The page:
When Stephanie Oppitz opened her shop in Dresden, she believed that the differences between entrepreneurs in East and West Germany could not be so great. After all, everyone has their own happiness in their own hands. "Today I see it very differently," says Oppitz, who founded the Windelmanufaktur in 2011, a company that produces cloth diapers for babies and toddlers sustainably.
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She is not alone in her opinion. After reunification, there was a veritable start-up boom of online retailers in East Germany, according to a new study by the Ibi Research Institute at the University of Regensburg on behalf of the Federal Association of E-Commerce and Mail Order (BEVH), which was available to the F.A.Z. in advance. The researchers measure start-up activity on the basis of the proportion of one year in total start-ups between 1981 and 2021. In 1990 alone, for example, 4.7 percent of all start-ups in online trade took place in eastern Germany during the period under review. In the West, the figure was 1.1 percent.
In the years that followed, start-up activity in the East was also higher. "On the one hand, there was strong economic development in the East at the time, and on the other hand, there was a real spirit of optimism," says study author Georg Wittmann of Ibi Research. Especially since, unlike many other industries, the east of the republic did not have to catch up with a technological lead in the still young online trade. "Everyone had to familiarize themselves equally with the new subject matter," says Wittmann. Economically, this was a great opportunity for the new federal states. Intershop, a pioneer in German online retailing, was also based in Jena.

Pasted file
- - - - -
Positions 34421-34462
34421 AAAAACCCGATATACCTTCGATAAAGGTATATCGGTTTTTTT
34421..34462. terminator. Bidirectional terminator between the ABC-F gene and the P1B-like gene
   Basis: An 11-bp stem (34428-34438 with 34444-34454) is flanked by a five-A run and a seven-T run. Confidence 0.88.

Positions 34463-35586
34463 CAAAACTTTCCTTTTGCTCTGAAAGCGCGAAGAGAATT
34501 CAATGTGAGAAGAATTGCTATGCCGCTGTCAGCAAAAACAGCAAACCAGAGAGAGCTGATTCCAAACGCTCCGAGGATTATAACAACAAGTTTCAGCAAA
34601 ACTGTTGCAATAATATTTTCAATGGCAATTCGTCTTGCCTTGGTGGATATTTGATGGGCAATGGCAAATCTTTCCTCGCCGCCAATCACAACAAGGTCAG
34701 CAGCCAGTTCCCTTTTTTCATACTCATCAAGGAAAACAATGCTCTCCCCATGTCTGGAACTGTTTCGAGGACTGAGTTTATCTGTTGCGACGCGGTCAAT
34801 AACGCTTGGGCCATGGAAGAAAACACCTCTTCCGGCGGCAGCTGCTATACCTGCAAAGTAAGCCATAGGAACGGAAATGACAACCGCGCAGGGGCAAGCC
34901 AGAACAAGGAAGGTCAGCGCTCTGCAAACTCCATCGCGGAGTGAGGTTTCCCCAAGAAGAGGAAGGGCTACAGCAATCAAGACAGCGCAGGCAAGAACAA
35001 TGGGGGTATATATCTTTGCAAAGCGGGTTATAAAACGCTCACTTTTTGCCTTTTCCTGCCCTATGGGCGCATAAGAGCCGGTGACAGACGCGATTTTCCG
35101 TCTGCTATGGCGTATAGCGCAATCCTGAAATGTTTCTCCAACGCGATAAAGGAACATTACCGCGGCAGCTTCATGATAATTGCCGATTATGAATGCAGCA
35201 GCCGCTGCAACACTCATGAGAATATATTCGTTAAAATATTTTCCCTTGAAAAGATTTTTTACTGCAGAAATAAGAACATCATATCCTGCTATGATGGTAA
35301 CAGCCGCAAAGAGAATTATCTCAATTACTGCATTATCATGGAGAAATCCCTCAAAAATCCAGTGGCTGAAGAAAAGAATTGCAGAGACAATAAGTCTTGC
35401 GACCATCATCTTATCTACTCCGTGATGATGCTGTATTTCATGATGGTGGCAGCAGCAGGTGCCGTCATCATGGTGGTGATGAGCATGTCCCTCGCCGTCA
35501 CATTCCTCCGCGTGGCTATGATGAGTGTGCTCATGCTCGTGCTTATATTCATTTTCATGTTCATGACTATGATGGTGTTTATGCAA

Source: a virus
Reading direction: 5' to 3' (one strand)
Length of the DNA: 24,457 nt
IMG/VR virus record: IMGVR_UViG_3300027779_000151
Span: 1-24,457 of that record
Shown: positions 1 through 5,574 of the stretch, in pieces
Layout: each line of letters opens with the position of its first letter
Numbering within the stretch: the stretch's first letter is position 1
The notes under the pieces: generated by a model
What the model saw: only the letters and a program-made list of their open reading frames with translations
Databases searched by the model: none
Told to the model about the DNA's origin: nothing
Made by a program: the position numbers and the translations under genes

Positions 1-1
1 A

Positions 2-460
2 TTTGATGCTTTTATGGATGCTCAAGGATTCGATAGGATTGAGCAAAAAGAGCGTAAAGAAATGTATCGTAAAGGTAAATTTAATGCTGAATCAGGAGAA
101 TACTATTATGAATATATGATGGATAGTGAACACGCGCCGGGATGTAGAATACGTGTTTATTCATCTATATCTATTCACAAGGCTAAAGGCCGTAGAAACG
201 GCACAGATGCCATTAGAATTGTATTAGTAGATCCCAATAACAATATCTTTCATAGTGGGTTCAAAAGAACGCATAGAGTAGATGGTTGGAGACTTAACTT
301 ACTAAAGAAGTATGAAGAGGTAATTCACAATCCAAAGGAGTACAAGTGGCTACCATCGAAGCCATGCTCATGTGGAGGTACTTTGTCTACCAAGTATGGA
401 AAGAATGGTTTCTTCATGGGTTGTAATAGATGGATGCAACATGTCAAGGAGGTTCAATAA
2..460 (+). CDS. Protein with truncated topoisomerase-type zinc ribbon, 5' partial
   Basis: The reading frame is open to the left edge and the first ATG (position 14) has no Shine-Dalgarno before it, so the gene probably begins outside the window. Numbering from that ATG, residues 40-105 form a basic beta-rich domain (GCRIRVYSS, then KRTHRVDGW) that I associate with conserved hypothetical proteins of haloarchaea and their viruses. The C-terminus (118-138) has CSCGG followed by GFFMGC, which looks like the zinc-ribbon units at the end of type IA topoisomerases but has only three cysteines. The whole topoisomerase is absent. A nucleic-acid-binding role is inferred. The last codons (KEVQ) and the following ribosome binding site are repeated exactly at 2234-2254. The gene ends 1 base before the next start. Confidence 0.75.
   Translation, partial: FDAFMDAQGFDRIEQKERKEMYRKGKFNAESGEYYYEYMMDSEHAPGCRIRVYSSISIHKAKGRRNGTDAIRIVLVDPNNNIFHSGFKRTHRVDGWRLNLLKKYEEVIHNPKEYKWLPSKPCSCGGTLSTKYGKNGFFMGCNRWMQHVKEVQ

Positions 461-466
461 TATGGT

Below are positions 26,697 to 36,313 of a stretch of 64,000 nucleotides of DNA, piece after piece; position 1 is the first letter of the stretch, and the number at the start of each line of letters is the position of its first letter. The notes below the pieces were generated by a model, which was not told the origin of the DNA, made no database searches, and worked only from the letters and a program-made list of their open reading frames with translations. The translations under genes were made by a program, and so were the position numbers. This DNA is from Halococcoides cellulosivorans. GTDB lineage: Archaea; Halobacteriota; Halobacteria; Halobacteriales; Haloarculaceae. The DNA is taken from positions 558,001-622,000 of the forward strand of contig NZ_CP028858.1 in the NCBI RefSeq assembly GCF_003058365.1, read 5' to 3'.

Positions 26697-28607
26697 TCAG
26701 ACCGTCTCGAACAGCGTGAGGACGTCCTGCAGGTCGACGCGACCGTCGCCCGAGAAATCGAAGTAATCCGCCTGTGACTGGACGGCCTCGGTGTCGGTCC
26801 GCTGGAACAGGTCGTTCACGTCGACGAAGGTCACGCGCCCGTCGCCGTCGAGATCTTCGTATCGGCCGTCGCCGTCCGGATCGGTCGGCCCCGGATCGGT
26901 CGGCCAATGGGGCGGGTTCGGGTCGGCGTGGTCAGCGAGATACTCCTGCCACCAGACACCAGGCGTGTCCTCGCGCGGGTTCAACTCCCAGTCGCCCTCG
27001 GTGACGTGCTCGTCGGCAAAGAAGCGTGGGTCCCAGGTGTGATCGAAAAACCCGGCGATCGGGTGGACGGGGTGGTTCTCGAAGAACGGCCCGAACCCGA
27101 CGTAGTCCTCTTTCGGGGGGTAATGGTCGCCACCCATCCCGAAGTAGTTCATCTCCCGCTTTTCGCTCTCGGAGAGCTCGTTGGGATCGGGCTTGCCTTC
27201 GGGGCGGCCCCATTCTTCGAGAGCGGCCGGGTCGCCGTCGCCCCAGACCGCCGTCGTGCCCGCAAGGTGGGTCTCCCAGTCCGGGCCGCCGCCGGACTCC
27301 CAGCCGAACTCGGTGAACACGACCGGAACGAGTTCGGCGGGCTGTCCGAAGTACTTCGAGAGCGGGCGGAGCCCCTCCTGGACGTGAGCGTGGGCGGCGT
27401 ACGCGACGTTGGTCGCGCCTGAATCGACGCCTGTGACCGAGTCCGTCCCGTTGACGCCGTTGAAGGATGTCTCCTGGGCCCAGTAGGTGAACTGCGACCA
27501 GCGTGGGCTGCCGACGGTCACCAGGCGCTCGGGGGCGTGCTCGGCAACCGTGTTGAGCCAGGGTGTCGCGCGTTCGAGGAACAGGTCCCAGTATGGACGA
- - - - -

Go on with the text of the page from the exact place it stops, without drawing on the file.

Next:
According to BEVH, online retail currently employs 1,260,000 people in Germany and contributes 2.9 percent to gross domestic product. But the proceeds of East German pioneering work are increasingly being collected in the West. Since 2015, start-up activity in the east has been falling continuously, while in the west it rose until the Corona dip in 2021.
This also has to do with the success of venture capital-financed industry giants such as Zalando, says Wittmann. The success has led to a lot of money flowing into start-ups in online retail, from venture capital investors, but also from established retail groups such as Otto, Rewe or Metro – but primarily in West Germany. "This is a big problem, especially for start-ups," says entrepreneur Oppitz. Without financial support, many people would lack the courage to start a business at all. However, corporations and other investors would only invest where they can find the necessary personnel and expertise, says Martin Groß-Albenhausen, deputy managing director of BEVH.
Both are scarce in the East. According to the study, more than half of East German online retailers are headquartered in regions with shrinking populations. This makes it more difficult to find suitable personnel. Especially since there are significantly fewer courses of study tailored to the industry in East Germany, Groß-Albenhausen complains. "In this way, fewer clusters form around the universities." Mecklenburg-Vorpommern, for example, does not have a single course of study that deals with online trading. In Bavaria, on the other hand, there is a "veritable boom" in courses of study related to online trading.